Kandy: The damage and the distrust

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In Akurana, bunting with the words ‘Ramadan Mubarak’ hangs inside a quiet home. In Digana, newly built shops hurry to restock for weeks of festive shopping. In Pallekele, kanji is being cooked over a wood fire, inside the room of a burned mosque.

Preparations for Eid are underway in these small towns, no more than 12 kilometres away from the busy city of Kandy. The district itself is home to a population of 1,369,899 people, of which 72.92% are Buddhist and 10.46% are Muslim. This year, the celebrations are muted in the wake of a series of violent attacks that took place in March.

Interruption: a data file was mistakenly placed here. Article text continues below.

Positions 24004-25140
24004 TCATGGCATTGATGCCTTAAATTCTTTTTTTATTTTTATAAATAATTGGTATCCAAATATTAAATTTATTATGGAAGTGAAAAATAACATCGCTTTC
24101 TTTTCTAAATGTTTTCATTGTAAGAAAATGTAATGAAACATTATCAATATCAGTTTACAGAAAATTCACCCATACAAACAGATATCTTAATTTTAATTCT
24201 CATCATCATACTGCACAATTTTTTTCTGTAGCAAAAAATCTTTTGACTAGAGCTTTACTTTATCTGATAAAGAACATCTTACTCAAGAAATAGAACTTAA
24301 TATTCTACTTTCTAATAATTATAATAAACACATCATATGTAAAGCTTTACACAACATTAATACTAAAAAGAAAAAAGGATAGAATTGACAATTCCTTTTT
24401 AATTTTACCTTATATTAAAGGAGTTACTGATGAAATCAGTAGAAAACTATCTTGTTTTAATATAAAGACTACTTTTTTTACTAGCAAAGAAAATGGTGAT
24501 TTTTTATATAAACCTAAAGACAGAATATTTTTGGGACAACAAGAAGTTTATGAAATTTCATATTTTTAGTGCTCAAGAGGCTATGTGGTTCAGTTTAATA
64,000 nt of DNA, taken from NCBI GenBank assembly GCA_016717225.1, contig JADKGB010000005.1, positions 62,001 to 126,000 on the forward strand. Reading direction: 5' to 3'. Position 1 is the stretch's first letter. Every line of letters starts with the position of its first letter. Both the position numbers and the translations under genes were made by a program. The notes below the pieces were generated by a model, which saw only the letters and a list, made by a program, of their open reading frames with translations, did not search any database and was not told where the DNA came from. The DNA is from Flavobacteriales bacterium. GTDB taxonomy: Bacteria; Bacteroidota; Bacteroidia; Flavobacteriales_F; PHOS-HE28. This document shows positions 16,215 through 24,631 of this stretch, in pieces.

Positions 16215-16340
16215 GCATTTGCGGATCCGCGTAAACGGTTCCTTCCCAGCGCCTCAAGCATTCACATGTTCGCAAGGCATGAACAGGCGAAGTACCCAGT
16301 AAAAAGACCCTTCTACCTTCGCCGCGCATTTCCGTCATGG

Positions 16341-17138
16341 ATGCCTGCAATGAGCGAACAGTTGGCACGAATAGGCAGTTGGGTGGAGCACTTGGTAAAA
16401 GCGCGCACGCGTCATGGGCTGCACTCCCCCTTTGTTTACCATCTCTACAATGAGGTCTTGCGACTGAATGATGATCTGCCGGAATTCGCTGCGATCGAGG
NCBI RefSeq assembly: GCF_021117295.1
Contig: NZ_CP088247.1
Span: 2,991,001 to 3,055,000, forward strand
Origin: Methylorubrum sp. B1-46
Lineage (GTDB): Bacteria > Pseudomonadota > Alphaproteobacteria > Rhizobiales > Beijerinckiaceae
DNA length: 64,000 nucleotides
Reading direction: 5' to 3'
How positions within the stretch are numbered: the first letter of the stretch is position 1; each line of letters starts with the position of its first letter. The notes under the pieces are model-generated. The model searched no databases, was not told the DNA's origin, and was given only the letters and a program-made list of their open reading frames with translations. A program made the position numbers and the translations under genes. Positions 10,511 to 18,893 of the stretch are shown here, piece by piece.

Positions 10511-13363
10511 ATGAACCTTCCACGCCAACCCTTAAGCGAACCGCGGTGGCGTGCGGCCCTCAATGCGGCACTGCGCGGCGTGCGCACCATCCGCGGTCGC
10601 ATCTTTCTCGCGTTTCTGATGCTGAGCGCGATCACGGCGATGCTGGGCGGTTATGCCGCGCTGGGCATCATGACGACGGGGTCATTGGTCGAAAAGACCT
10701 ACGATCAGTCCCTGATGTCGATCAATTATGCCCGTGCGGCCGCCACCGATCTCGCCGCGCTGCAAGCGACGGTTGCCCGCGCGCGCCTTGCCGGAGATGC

Three months after the attacks, families in AkuranaAmbatennePallekeleDigana and Katugastota shared their experiences and reflections during a visit to the areas in the first week of June. Individuals whose homes and businesses were damaged by Sinhala-Buddhist extremist mobs spoke with increasing frustration of the inadequate State response to the violence. They also outlined the probable causes that would motivate these groups to wreak this violence.

Read the full article here.

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